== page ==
by Holley Snaith “The test of a civilization is in the way that it cares for its helpless members.” Pearl S. Buck In addition to being the first female writer to win a Pulitzer Prize and Nobel Prize in Literature, Pearl S. Buck was an advocate for civil rights, women’s rights, and a champion for mixed-race … Continue reading A Literary Voice for the Unheard: The Inspiring Life of Pearl S. Buck
by Louise Quick Where to start with Josephine Baker? She was a glitzy 1920s star, a World War Two spy, and the only woman to speak during the March on Washington. Let’s begin where she did, with dancing! The performer Google ‘Josephine Baker’ and you’ll quickly find images of her wearing little more than a … Continue reading Josephine Baker: Flapper, war hero, civil rights activist
by Flaminia Luck Alice Allison Dunnigan is another forgotten heroine of the American civil rights movement, who went from poverty and obscurity right to the very steps of power. A pioneer in the world of journalism, Dunnigan is the first African American woman to do a number of remarkable things that broke down barriers for … Continue reading Alice Allison Dunnigan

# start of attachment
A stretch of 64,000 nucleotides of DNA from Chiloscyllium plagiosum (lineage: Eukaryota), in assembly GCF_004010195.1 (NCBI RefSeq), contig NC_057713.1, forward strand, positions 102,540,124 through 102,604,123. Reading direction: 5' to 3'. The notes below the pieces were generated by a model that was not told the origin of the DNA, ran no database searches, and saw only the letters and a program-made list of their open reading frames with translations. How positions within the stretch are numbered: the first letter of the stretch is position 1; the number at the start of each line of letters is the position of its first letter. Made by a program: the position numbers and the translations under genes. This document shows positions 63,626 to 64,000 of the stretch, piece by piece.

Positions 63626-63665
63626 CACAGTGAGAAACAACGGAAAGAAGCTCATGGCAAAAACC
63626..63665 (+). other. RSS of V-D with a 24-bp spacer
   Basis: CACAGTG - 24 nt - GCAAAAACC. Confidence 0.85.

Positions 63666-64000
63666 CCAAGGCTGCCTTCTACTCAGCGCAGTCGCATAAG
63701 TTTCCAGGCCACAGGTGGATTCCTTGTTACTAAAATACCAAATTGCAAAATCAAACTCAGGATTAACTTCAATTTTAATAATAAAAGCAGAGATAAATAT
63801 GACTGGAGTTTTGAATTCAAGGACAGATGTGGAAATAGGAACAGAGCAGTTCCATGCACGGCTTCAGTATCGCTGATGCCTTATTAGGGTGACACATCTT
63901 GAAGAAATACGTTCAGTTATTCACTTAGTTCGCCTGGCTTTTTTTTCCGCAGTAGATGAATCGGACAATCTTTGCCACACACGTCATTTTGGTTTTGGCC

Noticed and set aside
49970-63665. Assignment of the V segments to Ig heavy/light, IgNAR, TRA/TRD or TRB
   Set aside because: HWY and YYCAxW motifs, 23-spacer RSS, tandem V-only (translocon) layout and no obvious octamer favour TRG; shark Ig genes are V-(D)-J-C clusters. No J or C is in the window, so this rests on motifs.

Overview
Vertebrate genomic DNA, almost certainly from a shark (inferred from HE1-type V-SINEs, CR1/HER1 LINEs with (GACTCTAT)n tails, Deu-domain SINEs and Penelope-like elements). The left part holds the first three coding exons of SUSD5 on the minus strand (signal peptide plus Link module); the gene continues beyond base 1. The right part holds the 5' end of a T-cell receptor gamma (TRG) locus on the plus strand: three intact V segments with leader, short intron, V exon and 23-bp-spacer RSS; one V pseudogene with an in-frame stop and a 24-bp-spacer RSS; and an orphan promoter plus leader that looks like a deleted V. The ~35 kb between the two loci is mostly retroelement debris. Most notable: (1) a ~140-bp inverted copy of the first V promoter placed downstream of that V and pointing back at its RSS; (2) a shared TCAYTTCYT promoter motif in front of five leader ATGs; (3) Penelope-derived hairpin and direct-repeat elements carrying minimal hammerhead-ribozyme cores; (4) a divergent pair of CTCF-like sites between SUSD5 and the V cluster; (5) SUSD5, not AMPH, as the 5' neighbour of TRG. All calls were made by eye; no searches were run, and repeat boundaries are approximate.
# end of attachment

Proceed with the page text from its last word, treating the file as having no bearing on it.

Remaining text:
“Behind every great man there’s a great woman”. What a bullshit quote. In a supportive relationship a man and woman can complement each other really well, but a woman isn’t great just because a man is. No more should we be seeing women in history as the feature of a notable man.
by Flaminia Luck Ida B. Wells is one of the heroines within the Civil Rights Movement who deserves a lot more praise and recognition. Like many of the trailblazing icons of movements that challenged authority, Ida B. Wells was ahead of her time. Ida B. Wells Wells was born into slavery in Holly Springs, Mississippi, … Continue reading The Life and Achievements of Ida B. Wells